What Businesses, Employees, & Interns Can Learn From the SolarWinds Hack
U.S. IT firm SolarWinds experienced a software hack in 2020 that is only now being fully uncovered. After gaining access to the SolarWinds software, hackers added malicious code, which was then sent to SolarWinds customers during routine software updates. At this point, hackers could gain access to the customers’ IT systems, deploying more malware to spy on these organizations and their sensitive data. Among these customers? The U.S. Treasury.
The hack was first reported by Reuters in December of 2020 after going undetected for months. According to Reuters, the suspected culprits are Russian hackers.
New reports peg the catalyst of the incident on a weak password created by an intern: solarwinds123.
Find out why passwords can be the weakest link in your company security and what you can do about it in our latest white paper.
What info might have been compromised?
According to SolarWinds’s report to the SEC, around 18,000 customers installed software with the malicious code—including high profile customers, such as Fortune 500 companies and branches of the U.S. government.
The data that may have been compromised in the hack is still under investigation, however the U.S. Treasury has reported that emails and internal networks were hacked into.
Why is this such a big deal?
There are multiple implications with the SolarWinds hack. The researcher who initially discovered the leaked password told CNN that it had been available online since at least June 2018, until it was fixed in November 2019. For a company providing IT services, this oversight is enough to cause serious reputational damage. And because the malware went undetected for so long, it’s possible that companies may never know if they were affected by this hack or not. In fact, the full extent of the damage caused by this hack may never be known.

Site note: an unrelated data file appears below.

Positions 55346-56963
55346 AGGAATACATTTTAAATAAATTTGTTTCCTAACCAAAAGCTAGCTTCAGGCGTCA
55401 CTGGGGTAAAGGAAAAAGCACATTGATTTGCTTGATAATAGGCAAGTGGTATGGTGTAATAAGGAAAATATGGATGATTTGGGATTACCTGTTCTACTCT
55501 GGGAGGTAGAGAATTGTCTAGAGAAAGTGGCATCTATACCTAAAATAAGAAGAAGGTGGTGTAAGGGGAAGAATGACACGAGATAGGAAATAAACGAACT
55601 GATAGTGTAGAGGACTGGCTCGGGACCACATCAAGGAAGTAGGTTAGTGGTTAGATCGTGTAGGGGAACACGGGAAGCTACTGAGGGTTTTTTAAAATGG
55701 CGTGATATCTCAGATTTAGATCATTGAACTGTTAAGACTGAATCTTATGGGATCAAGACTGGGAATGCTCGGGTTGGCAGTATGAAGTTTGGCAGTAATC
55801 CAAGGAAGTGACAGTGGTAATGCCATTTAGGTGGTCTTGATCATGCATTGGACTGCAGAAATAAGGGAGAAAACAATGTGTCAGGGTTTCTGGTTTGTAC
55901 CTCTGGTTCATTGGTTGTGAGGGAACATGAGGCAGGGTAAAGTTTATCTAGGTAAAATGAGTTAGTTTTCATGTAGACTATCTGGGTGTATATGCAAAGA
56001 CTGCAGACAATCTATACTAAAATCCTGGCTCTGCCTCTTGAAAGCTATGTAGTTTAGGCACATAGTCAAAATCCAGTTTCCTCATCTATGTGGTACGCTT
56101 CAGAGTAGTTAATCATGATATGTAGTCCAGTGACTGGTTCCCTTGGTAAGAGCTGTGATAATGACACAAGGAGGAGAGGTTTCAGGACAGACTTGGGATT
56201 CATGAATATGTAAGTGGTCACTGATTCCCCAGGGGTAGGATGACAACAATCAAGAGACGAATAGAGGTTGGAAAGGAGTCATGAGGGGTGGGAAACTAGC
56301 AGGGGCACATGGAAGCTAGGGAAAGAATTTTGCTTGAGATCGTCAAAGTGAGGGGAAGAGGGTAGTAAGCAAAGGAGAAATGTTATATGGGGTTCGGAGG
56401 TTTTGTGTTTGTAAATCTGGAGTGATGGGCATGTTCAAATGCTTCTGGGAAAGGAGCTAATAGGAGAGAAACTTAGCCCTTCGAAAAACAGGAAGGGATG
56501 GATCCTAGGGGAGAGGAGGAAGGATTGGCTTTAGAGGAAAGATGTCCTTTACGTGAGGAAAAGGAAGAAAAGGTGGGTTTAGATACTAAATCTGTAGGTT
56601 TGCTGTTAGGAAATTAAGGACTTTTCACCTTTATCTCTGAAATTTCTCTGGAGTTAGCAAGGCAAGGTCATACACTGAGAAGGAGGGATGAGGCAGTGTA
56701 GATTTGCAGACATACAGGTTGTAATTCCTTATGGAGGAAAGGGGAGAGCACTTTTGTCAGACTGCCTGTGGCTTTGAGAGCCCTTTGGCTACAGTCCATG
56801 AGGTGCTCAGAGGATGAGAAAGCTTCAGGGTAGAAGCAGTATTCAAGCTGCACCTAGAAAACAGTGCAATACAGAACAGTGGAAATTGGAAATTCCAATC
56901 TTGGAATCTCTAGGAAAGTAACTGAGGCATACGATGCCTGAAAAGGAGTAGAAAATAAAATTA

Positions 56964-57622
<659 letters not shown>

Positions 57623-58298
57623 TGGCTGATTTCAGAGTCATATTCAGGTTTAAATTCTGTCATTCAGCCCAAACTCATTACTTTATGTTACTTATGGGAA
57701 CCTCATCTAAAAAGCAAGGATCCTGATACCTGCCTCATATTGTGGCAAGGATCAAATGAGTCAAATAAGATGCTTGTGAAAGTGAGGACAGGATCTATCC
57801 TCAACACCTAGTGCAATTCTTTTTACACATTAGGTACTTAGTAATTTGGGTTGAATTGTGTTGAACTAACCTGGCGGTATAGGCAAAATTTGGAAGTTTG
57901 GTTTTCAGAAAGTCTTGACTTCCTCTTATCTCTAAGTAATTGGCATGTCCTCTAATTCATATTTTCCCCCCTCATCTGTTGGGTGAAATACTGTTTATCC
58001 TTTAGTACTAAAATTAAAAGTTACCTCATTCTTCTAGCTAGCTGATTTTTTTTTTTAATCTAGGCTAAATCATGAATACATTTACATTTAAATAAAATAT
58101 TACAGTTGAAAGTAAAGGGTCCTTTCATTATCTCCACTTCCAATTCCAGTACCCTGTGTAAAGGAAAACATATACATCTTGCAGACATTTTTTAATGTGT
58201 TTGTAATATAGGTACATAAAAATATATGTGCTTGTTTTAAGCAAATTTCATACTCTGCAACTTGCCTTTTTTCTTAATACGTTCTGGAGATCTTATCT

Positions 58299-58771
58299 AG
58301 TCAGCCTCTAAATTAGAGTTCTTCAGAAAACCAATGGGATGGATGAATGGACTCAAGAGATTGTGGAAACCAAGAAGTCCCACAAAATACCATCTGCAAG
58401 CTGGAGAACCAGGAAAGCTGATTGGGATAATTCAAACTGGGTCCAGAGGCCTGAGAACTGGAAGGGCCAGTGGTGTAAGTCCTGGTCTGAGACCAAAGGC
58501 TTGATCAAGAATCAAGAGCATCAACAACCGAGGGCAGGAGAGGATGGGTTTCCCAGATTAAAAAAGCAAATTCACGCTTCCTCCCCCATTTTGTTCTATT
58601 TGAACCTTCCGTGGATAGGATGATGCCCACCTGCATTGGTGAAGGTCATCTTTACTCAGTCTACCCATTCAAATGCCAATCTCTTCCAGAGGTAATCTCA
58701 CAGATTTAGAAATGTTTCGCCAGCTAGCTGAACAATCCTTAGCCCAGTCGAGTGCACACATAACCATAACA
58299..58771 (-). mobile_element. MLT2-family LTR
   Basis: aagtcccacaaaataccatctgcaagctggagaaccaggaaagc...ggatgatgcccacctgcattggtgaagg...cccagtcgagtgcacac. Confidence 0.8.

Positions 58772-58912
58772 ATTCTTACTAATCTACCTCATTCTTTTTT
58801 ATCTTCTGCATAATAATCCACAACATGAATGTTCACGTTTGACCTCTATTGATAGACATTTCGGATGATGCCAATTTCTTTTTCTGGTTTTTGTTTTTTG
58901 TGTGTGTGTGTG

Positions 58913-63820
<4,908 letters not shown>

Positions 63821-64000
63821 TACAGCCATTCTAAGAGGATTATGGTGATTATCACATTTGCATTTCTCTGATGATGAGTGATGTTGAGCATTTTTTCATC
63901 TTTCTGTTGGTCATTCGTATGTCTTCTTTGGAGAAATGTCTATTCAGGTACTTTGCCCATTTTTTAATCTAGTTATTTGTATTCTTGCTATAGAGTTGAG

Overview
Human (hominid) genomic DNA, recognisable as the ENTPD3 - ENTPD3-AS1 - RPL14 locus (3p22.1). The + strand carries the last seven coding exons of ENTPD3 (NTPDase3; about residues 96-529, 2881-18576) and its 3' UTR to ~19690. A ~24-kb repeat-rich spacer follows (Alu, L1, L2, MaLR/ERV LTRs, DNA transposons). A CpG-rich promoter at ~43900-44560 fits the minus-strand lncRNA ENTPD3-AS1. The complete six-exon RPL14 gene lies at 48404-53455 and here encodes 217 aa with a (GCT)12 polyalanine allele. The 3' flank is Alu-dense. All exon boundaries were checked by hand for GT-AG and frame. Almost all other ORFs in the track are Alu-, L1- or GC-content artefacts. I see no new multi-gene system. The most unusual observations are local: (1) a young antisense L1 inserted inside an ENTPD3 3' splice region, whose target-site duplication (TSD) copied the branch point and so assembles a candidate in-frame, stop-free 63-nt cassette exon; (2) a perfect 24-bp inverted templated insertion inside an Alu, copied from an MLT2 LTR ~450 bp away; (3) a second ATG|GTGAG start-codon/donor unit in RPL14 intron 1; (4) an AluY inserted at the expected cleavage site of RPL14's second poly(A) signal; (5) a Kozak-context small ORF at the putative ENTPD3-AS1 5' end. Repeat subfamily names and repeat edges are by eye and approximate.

According to Dashlane’s own CTO, Frederic Rivain, “As we’ve seen in the SolarWinds incident, securing a company’s perimeter is not enough. With the explosion of SaaS services and APIs that we all use, there’s a domino effect. As a company, you need to have oversight into the security practices of your providers and partners, as they could result in an indirect incident and still hurt your own reputation.”
What businesses should do
A bad password should never be the cause of a hack or a breach—but unfortunately, weak, reused, or stolen employee passwords still cause the majority of business hacks and breaches. The good news is that a simple, cost-effective solution exists: a password manager.
Try Dashlane for your business and start improving your company’s passwords for free. Get started by finding the plan that’s right for you.
What employees and interns should do
If your organization does not use a password management solution, the change can start with you. A password manager makes life online simpler—not just at work but at home, too.
Read our full guide on building a case for a password manager to find out more about setting your company up with total password protection.
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